"If you try to predict in advance precise numbers, it is a sure way to over stock or under stock," Behar warned.
Built to order
In 2010, Apple had to delay the launch of the white iPhone 4 twice, citing manufacturing challenges. While the company did not provide details, speculation ranged from colour-matching difficulties to an issue with the device's back light.
More recently, Motorola delayed offering the personalised engravings it promised for the Moto X, and the special wood panels that consumers can choose for their phones will not be available until later this year.
To help with logistics, Motorola is using a Flextronics International Ltd contract facility near Dallas that can custom-build phones and ship within six days. Its long-term target is four days.
That kind of customisation requires a completely different supply chain system, said Massachusetts Institute of Technology professor David Simchi-Levi.
Instead of optimising for the lowest cost components, a build-to-order model needs to focus on speed, said Simchi-Levi, who has previously consulted for computer maker Dell, which popularised the model in the 1990s.
Done right, the build-to-order model can generate richer margins and provide flexibility to respond to demand: maintaining stockpiles of components means lower cost and less risk than keeping inventory of finished goods, Simchi-Levi said.
Analysts have said the impact of Motorola's new strategy on its profit margins is unclear. Mark Randall, the company's senior vice president of supply chain and operations, said it knows a build-to-order model will not be easy but is convinced that is the right approach for today's market.
"We decided on this approach ourselves, relying on some market research but also our own instincts. We thought it was time to get away from just having a white or black phone."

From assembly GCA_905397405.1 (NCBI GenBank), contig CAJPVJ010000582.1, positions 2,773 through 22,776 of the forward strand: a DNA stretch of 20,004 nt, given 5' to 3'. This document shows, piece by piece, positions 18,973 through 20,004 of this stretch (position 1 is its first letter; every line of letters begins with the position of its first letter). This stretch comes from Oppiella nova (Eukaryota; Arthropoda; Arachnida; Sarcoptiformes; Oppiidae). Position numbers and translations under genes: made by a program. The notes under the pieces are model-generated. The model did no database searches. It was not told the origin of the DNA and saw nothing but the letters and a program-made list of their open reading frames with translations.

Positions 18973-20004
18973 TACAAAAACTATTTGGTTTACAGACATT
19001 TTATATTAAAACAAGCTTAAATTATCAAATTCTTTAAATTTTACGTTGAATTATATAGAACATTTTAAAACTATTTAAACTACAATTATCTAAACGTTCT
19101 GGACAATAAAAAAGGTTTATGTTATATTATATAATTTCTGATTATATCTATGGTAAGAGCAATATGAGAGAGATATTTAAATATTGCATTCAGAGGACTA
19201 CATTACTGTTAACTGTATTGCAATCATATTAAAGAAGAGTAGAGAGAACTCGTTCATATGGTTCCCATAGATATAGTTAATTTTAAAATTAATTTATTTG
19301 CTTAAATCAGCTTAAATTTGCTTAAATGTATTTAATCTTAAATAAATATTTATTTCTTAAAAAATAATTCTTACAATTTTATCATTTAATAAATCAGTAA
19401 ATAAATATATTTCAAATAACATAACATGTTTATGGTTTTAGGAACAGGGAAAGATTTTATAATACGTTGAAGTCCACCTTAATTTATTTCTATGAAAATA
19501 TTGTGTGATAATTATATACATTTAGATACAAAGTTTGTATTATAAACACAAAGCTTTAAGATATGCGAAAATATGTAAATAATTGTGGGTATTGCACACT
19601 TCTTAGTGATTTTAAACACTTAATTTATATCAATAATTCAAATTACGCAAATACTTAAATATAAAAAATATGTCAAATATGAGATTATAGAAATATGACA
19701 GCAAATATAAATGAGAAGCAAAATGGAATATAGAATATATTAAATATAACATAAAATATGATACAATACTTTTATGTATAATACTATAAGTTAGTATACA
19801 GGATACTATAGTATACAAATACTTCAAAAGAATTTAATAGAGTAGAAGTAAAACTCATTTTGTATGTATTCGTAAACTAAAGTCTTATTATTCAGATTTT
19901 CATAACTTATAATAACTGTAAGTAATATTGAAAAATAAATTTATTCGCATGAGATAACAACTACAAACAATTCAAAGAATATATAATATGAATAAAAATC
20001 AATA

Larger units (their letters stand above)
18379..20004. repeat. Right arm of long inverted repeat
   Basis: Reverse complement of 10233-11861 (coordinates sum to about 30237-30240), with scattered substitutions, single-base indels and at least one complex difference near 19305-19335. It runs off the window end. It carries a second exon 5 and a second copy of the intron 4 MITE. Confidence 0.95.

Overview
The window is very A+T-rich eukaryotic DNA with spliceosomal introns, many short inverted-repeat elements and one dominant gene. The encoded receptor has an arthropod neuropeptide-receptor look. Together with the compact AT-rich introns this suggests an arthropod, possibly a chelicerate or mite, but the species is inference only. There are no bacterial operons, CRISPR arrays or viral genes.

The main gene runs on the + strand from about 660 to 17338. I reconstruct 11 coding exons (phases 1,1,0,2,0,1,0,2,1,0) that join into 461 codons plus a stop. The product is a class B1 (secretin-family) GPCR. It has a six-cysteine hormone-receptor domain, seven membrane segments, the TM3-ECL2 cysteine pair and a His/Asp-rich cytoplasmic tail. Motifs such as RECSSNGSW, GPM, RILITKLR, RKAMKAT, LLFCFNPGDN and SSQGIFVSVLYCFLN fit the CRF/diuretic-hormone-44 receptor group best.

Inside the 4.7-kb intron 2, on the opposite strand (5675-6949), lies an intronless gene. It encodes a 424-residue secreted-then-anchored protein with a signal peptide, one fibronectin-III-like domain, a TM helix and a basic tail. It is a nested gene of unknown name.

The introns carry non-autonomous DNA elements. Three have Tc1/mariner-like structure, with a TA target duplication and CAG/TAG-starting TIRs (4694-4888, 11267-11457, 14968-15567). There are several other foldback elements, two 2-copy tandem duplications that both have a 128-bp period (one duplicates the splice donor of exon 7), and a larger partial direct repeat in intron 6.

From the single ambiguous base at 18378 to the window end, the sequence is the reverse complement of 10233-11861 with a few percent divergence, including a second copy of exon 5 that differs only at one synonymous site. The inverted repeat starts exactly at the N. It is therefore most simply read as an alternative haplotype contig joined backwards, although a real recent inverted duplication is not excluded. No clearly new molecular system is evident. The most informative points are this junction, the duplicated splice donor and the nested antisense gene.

Tried and tested
In the 1990s, cellphone makers relied on aesthetics to stand out. Phone makers pumped slider phones, flip phones and "candy bars" in the hope of getting a hit like the sleek Motorola Razr.
Some compared the industry's evolution to watches, which rely on 50-year-old quartz or centuries-old mechanical technology and are the epitome of a business that hinges on fashion.
"Mobile phone makers are going to some of the watch suppliers to get the kinds of finishes and the quality feel that have been in the luxury watch business," said Gregor Berkowitz, a consultant who specializes in consumer electronics design.
Swatch Group, one of the world's largest watchmakers, shows how lucrative fashion can be, analysts said.
"The company benefits from being vertically integrated," Morningstar analyst Peter Wahlstrom said. "They have the designers in-house. They own the manufacturing, the distribution, they control the brands and pricing very well."
Swatch, which owns Breguet, Omega, Flick Flack as well as its namesake brand, boasts operating profit margins of 25 per cent. While that is below Apple's 35 per cent-range on mobile devices, it is above those of Samsung and many other phone makers.
But while fashion can provide a nice way for phone-makers to buoy sales for now, smartphone companies ultimately need unique technology to maintain a long-term advantage.
"The way we think about technology companies is in terms of sustainable competitive advantages, or economic moats," said Wahlstrom. "It's not sustainable unless you have the intellectual property or patent support behind it that really creates a barrier to entry."